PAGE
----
A recent decision out of a California superior court (Davis v. BMI/BND Travelware) ruled that a website operator was liable to a visually-impaired plaintiff for operating a website that was not accessible under the Americans with Disabilities Act (“ADA”).  This suit, combined with a lack of binding guidance from regulators, may lead to an increase in litigation regarding website accessibility.  In particular, any site associated with any retail or brick-and-mortar facility will be in the crosshairs.

Development of the Case Law of Websites and the ADA:

The purpose of Title III of the ADA is to prohibit “discrimination on the basis of disability by public accommodations and requires places of public accommodation and commercial facilities to be designed, constructed, and altered in compliance with the accessibility standards established by the law.”  The key determinant of the applicability of Title III of the ADA is whether the space or location being discussed is a place of public accommodation. 

A place of public accommodation is a defined term under Title III of the ADA, and includes places such as a hotel, motel, inn, restaurant, bar, movie theater, concert hall, stadium, convention center, bakery, grocery store, clothing store, hardware store, shopping center, laundromat, dry-cleaner, bank, barber shop, beauty shop, travel service, shoe repair service, funeral parlor, gas station, office of an accountant or lawyer, pharmacy, insurance office, professional office of a health care provider, hospital, terminal, depot, or other station used for specified public transportation, museum, library, gallery, park, zoo, amusement park, school, day care center, senior center, food bank, health spa, bowling alley, or golf course.  Websites are not included in this definition.

However, while the statute itself does not contemplate websites as a place of public accommodation, several courts have considered the issue in the past with differing opinions on the matter.

Throughout the last fifteen years the prevailing opinion on the issue has evolved from a website simply not being a place of public opinion (see Now, Inc. v. Southwest Airlines, Co, 227 F. Supp. 2d 1312 (S.D. Fla. 2002)) to the more recent holding that businesses are places of public accommodations if they are exclusively on the Internet doing what places of public accommodations listed in the ADA would be doing if they were in physical space (see National Association of the Deaf v. Netflix, Inc., 869 F. Supp. 2d 196 (D Mass. 2012).

A differing approach was brought by the Seventh Circuit in holding that an owner or operator of a website, or “other facility (whether in physical space or in electronic space) that is open to the public cannot exclude disabled persons from entering the facility and, once in, from using the facility in the same way that the nondisabled do” (see Doe v. Mutual of Omaha Insurance Company, 179 F.3d 557 (Seventh Circuit 1999)).  The holding in Doe would then require all websites to make accommodations for the disabled, however subsequent case law had not agreed with the Seventh Circuit.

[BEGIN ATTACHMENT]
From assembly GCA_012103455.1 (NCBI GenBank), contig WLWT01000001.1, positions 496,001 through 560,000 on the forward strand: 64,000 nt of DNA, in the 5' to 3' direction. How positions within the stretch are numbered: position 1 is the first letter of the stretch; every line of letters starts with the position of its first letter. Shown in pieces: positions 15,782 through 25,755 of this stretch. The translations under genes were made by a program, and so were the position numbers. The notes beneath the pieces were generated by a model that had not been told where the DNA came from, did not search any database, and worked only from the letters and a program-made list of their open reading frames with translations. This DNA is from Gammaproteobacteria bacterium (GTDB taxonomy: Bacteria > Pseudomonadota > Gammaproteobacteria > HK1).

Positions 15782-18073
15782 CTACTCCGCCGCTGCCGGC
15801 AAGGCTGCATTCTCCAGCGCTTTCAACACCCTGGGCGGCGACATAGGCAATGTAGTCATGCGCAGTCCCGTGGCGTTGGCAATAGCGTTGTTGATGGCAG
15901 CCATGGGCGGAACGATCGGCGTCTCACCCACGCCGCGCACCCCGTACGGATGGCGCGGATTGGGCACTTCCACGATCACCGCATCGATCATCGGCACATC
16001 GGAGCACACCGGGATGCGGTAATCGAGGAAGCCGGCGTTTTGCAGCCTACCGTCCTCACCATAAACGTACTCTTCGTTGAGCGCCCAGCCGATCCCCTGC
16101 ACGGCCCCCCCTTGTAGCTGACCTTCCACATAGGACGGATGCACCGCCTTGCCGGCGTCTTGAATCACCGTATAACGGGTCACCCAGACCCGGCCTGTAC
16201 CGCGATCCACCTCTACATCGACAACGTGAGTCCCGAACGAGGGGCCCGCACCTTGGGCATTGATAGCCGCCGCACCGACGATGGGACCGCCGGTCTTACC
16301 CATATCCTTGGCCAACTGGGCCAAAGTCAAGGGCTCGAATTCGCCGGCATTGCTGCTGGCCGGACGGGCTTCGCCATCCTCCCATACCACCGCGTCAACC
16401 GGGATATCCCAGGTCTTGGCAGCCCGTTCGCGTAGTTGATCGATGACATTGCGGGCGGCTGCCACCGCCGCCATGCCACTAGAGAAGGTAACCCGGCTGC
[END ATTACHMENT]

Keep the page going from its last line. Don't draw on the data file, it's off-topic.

The Ninth Circuit created a more middle ground approach that relied on a two part test (see Weyer v. Twentieth Century Fox Film Corporation, 198 F.3d 1104 (9th Cir. 2000)).  In Weyer the court stated that the first step is to determine if a place of public accommodation as defined by Title III of the ADA is somehow involved.  If the answer is yes, then assess whether a nexus exists between the event or service complained of and the place of public accommodation.  While Weyer did not contemplate the use of the Internet, this test was relied upon in a subsequent case brought by the National Federation of the Blind against Target, where the National Federation of Blind said Target’s website was not accessible to the blind and in violation of Title III of the ADA (see National Federation of the Blind v. Target Corp., 452 F. Supp. 2d 946 (N.D. Cal. 2006)).  The holding in this case stated that Title III of the ADA will apply to the Internet whenever it could be shown that the challenged services (in the case at issue, Target’s website) were heavily integrated with brick-and-mortar places of public accommodations and operated in many ways as a gateway to those places of public accommodations.

The new decision in the Davis matter, follows the path of inquiry in the existing Ninth Circuit cases, and the court found that “a [sufficient] nexus exists between defendant’s retail store and its website that directly affects plaintiff’s ability to access [goods] and services” and that the plaintiff was denied access due to his disability.  This should put any retailers with an ecommerce website and a physical retail store on alert to ensure that their websites are ADA compliant.

Regulatory Guidance:

Complicating matters, the Department of Justice (DOJ), which administers the ADA, has been publicly considering (since 2010) the issuance of regulations regarding accessibility of websites under the ADA, but the DOJ has not has yet issued any binding regulations.  However, in enforcement actions, the DOJ has, in a 2014 Consent Decree with tax preparer H&R Block and in a 2015 settlement with online education provider EDX, used compliance with the Web Content Accessibility Guidelines (WCAG) as a measure of compliance.  In each case, the DOJ ultimately required compliance with at least the level AA standard of the WCAG.  Web developers and retailers will want to abide by this standard until firm guidance is provided by the DOJ in binding rules.